Since the majority of the claims made in this particular article present Bieber negatively, the author attempts to convince his readers he isn’t biased through his follow-up statement. The follow-up claim reads “And I don’t say that as someone who harbors an inappropriate amount of dislike for the teen singer. In fact, last May I wrote a piece for CNN.com defending and actually sympathizing with Bieber when he had an altercation with the paparazzi. But that was almost a year ago. Since then, Bieber has become unbearable” (Obeidallah, 2013). This adds to the persuasive technique the author is attempting to make use of. By highlighting the fact that he had previously written an article about the same individual in a more empathetic angle and actually linking it, the author becomes increasingly persuasive especially to the audiences who were reluctant to accept his negative point of view. By outlining his previous work where he spoke of Bieber positively, the audience would be more open to listen to his arguments since they now know that he doesn’t have fixed negative views towards Bieber. Instead, he has explored his more positive side but the fact remains that he still disagrees with his behaviour regardless of previously being empathetic towards Bieber and his situation.

In a further attempt to convince readers that he understands the reasons behind Bieber’s actions he states “I get it. Bieber wants the world to know he isn’t a kid anymore. So he has decided to go the “bad ass” route. Bieber is clearly heading down the path of many child stars desperate to make the transformation into grown-up star. But his actions are not getting him there” (Obeidallah, 2013). Through this evaluative statement, the audience is able to see that the author has tried to understand the reasoning behind Bieber’s behaviour however fails to agree with the outcome. This contributes to the persuasive aspect of the piece because it presents the author as an informative and understanding judge. Therefore, the readers are able to agree with his point of view because his technique has displayed him as a somewhat reliable judge since he acknowledges where the actions are coming from but still argues that the affect it will cause isn’t right.


Earlier in the article, Obeidallah appealed to comparison by comparing Bieber to Lohan in an attempt to highlight that this teenager has become an even worse role model than the actress who was known to be the worst influencer. In an attempt to highlight the fact that not all child stars evolve into such poor examples of role models, he again appeals to comparison and compares Bieber to Timberlake. He states “He, too, was a young star. First on “The Mickey Mouse Club” and then in the much better known boy band ‘N Sync. Timberlake didn’t try to be something he’s not. He continued to make music and then made a successful transition into acting” (Obeidallah, 2013). The aim of this was to convince the readers that not all kid stars evolve into such poor examples of role models. By displaying the first appeal to comparison, the author might have suspected that some readers may believe that Bieber isn’t at fault here but the fame and constant lack of privacy is. By emphasising Timberlake’s success from a child star into a great influencer of young teenagers, Obeidallah argues Bieber has the ability to become a good role model however chooses to follow Lohan’s footsteps instead. “A young man who had everything going for him—who could have been a terrific role model for other teens—seems to instead have chosen a path to self-destruction” (Krause, 2014). This could decreases the empathy the audience may have towards Bieber and significantly increases the persuasive aspect of the article.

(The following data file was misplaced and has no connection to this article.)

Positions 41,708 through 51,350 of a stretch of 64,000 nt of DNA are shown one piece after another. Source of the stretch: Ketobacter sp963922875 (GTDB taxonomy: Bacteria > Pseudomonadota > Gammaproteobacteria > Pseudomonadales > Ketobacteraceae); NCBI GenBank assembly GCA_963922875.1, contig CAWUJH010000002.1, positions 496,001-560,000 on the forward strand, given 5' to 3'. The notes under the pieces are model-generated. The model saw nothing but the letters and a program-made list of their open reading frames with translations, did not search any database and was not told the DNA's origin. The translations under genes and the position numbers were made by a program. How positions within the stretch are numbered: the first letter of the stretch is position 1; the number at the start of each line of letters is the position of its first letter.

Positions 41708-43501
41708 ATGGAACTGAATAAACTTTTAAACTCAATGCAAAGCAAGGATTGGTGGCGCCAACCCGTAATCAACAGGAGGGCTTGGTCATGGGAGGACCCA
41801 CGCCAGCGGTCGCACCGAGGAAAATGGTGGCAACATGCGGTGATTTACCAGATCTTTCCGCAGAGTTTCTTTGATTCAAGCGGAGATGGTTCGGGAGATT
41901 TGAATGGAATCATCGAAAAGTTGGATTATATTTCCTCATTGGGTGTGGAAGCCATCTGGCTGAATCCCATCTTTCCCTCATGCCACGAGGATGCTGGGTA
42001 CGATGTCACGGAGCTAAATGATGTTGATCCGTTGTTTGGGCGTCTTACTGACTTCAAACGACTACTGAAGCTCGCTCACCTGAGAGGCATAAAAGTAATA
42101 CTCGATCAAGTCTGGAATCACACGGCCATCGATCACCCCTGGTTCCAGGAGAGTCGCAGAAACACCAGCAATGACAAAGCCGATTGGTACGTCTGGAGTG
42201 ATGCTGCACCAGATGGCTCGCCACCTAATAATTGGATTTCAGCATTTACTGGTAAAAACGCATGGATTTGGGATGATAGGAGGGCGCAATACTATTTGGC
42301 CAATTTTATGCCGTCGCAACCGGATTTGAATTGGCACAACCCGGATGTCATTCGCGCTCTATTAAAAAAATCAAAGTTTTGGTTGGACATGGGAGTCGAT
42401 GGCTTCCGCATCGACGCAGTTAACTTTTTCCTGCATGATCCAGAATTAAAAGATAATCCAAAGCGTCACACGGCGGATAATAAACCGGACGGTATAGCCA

Dunlop’s “Is Justin Bieber the Worst Role Model for Your Kids?” takes a completely different angle to that of Obeidallah. Obeidallah holds Bieber himself responsible for his actions and attempts to persuade his readers by emphasising examples of his bad behaviour. Dunlop however tries to convince his readers that Bieber is a human being and claims numerous other factors need to be taken into consideration when analysing his actions.

When Bieber was arrested for DUI, resisting arrest and driving with an expired license, he was let off with very minimal consequence. The fact that his status allowed him to escape jail time highlights the issue present here when deciding who is to blame. The author outlines the incident and acknowledges that Bieber’s behaviour was poor however he dramatically emphasises the fact that the police allowed him to avoid jail time because he is a huge celebrity figure. He claims “So, who’s actually the bad guy in this situation? The kid that may have had a drink or two earlier in the day or the police officers that completely fabricated the events that took place that night? Who is JB supposed to look up to?” (Dunlop, 2015). This statement contributes significantly to the persuasive aspect of the author’s argument. Through the use of rhetoric questions, the author leaves the readers to think about the questions being asked and revaluate their perspective on Bieber. The claim outlines that the author understands that Bieber’s actions were bad however the police were the ones to blame in this situation because letting him off results in the star not realising his mistake. By allowing him to do whatever he pleases due to his stardom, Bieber won’t understand the idea of consequences and will instead continue his illegal and inappropriate actions. Therefore, the author is ultimately stating that the police’s action effect Bieber significantly and if he can’t trust the actions of the police, then who can he look up to?